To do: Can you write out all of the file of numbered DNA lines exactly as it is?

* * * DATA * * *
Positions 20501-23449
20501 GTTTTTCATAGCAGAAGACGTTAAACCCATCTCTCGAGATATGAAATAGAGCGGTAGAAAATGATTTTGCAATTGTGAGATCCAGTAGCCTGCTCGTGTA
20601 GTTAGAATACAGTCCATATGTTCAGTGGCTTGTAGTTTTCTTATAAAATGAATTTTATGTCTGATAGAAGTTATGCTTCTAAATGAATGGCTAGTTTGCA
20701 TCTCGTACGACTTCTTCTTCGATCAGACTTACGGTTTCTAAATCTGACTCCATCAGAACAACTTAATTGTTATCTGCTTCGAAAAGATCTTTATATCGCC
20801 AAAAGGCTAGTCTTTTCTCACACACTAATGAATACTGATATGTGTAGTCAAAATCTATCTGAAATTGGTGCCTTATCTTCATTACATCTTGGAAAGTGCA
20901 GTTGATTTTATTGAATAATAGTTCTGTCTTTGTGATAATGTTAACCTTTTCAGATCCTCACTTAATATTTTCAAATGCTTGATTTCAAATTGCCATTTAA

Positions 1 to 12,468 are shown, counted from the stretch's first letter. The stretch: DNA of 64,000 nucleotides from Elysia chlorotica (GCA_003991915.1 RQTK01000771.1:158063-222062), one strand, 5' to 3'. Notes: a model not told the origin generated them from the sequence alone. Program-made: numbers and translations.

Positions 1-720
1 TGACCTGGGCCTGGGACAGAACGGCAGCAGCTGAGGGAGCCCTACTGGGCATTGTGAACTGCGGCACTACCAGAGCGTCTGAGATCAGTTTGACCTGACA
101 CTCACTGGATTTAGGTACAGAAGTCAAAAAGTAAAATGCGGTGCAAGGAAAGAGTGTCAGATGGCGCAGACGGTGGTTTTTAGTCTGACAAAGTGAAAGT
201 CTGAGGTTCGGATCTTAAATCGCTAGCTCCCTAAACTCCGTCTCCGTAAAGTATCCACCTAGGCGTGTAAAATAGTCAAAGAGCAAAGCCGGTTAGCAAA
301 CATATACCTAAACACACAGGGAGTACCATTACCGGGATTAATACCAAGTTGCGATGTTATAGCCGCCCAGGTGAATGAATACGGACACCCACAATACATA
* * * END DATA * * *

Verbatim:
Positions 20501-23449
20501 GTTTTTCATAGCAGAAGACGTTAAACCCATCTCTCGAGATATGAAATAGAGCGGTAGAAAATGATTTTGCAATTGTGAGATCCAGTAGCCTGCTCGTGTA
20601 GTTAGAATACAGTCCATATGTTCAGTGGCTTGTAGTTTTCTTATAAAATGAATTTTATGTCTGATAGAAGTTATGCTTCTAAATGAATGGCTAGTTTGCA
20701 TCTCGTACGACTTCTTCTTCGATCAGACTTACGGTTTCTAAATCTGACTCCATCAGAACAACTTAATTGTTATCTGCTTCGAAAAGATCTTTATATCGCC
20801 AAAAGGCTAGTCTTTTCTCACACACTAATGAATACTGATATGTGTAGTCAAAATCTATCTGAAATTGGTGCCTTATCTTCATTACATCTTGGAAAGTGCA
20901 GTTGATTTTATTGAATAATAGTTCTGTCTTTGTGATAATGTTAACCTTTTCAGATCCTCACTTAATATTTTCAAATGCTTGATTTCAAATTGCCATTTAA

Positions 1 to 12,468 are shown, counted from the stretch's first letter. The stretch: DNA of 64,000 nucleotides from Elysia chlorotica (GCA_003991915.1 RQTK01000771.1:158063-222062), one strand, 5' to 3'. Notes: a model not told the origin generated them from the sequence alone. Program-made: numbers and translations.

Positions 1-720
1 TGACCTGGGCCTGGGACAGAACGGCAGCAGCTGAGGGAGCCCTACTGGGCATTGTGAACTGCGGCACTACCAGAGCGTCTGAGATCAGTTTGACCTGACA
101 CTCACTGGATTTAGGTACAGAAGTCAAAAAGTAAAATGCGGTGCAAGGAAAGAGTGTCAGATGGCGCAGACGGTGGTTTTTAGTCTGACAAAGTGAAAGT
201 CTGAGGTTCGGATCTTAAATCGCTAGCTCCCTAAACTCCGTCTCCGTAAAGTATCCACCTAGGCGTGTAAAATAGTCAAAGAGCAAAGCCGGTTAGCAAA
301 CATATACCTAAACACACAGGGAGTACCATTACCGGGATTAATACCAAGTTGCGATGTTATAGCCGCCCAGGTGAATGAATACGGACACCCACAATACATA